It is safe to get pregnant after a laparoscopy, a procedure that is frequently used to help previously infertile women suffering from endometriosis get pregnant, according to WebMD. However, women who are 35 or older should talk to their doctors about potential infertility treatments following surgery due to increased risk of miscarriage. WebMD recommends that younger patients try to conceive without additional treatments following surgery.
WebMD defines endometriosis as a condition where the lining of the uterus starts growing outside of the uterus, a condition which often results in fertility problems. Laparoscopic surgery is a common treatment for mild to severe endometriosis. The National Institutes of Health reported studies showing that laparoscopy improved fertility rates for women with severe endometriosis within the first six months following the procedure. Women suffering from mild endometriosis did not benefit as much from the laparoscopy.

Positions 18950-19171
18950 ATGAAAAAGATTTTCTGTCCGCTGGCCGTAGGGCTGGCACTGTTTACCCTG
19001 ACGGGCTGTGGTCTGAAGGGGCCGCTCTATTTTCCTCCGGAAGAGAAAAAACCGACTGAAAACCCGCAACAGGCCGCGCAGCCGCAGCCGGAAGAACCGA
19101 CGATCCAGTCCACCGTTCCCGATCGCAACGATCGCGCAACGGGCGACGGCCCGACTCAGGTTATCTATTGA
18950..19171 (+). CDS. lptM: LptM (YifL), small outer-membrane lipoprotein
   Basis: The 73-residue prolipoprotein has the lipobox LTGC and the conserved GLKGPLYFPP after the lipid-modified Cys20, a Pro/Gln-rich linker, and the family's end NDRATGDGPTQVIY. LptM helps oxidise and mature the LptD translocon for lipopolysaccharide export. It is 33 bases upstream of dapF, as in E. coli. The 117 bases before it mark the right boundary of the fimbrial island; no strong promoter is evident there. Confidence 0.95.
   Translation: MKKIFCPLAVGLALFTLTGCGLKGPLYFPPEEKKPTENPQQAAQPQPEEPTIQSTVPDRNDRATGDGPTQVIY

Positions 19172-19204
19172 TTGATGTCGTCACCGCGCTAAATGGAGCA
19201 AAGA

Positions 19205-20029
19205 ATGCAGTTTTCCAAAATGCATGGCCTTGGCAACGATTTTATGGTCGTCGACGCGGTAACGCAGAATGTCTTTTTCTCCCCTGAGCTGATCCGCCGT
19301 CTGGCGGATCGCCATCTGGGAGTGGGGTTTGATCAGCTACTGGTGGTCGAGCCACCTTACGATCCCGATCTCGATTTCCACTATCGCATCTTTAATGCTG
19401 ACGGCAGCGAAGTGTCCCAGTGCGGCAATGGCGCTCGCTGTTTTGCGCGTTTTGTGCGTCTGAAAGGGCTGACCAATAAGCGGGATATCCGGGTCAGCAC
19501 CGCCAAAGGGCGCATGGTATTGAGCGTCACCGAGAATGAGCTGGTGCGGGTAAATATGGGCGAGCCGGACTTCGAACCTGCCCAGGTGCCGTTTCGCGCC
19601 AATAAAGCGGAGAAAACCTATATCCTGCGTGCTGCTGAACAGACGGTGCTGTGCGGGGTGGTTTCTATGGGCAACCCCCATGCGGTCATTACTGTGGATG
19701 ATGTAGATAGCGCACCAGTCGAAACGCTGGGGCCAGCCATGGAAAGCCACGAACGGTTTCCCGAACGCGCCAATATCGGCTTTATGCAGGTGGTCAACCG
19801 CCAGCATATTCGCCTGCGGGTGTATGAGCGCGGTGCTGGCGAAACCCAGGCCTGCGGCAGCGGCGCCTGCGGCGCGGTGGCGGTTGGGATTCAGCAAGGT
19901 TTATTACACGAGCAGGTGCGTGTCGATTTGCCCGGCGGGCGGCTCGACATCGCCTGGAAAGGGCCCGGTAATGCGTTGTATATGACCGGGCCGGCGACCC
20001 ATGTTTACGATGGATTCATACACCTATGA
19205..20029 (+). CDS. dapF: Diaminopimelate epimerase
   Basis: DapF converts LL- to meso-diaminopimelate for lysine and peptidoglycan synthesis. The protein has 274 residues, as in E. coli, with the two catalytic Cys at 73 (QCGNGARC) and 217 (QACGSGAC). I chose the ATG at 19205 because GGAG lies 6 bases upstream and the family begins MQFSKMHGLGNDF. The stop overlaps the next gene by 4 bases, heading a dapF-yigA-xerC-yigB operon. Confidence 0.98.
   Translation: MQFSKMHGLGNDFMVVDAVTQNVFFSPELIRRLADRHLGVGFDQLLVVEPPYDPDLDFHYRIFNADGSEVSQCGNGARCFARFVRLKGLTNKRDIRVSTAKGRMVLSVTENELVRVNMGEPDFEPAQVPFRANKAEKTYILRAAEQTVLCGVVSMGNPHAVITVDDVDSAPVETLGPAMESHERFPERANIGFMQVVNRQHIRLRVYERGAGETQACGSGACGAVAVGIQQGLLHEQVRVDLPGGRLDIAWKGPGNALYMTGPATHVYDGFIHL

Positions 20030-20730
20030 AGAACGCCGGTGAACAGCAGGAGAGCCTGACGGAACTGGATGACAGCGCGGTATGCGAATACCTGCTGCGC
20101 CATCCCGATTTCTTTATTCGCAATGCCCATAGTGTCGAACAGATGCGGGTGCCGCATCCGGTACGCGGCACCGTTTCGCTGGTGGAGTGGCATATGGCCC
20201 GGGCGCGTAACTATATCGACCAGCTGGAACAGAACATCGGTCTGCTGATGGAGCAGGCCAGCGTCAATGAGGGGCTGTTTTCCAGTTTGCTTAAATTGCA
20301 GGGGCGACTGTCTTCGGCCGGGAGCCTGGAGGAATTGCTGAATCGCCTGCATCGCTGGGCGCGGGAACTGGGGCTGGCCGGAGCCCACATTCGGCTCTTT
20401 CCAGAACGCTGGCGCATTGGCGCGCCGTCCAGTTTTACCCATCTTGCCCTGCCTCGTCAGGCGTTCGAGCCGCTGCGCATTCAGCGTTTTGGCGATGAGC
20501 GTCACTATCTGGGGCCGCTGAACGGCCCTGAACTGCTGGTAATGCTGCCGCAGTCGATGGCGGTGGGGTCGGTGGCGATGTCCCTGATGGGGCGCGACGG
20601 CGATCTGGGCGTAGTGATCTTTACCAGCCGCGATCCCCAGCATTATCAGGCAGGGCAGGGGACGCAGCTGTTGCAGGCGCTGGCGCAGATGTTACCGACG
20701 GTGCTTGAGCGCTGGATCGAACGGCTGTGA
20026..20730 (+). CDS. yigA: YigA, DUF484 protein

Endometriosis symptoms also frequently return after the first year for almost half of all women, according to WebMD, with recurrence rates increasing with each passing year. The highest chance of becoming pregnant without using additional treatments falls within the first three to six months after surgery, before the endometriosis has a chance to reoccur. Women who have had a laparoscopy should ask their doctors when they can resume having intercourse following the procedure.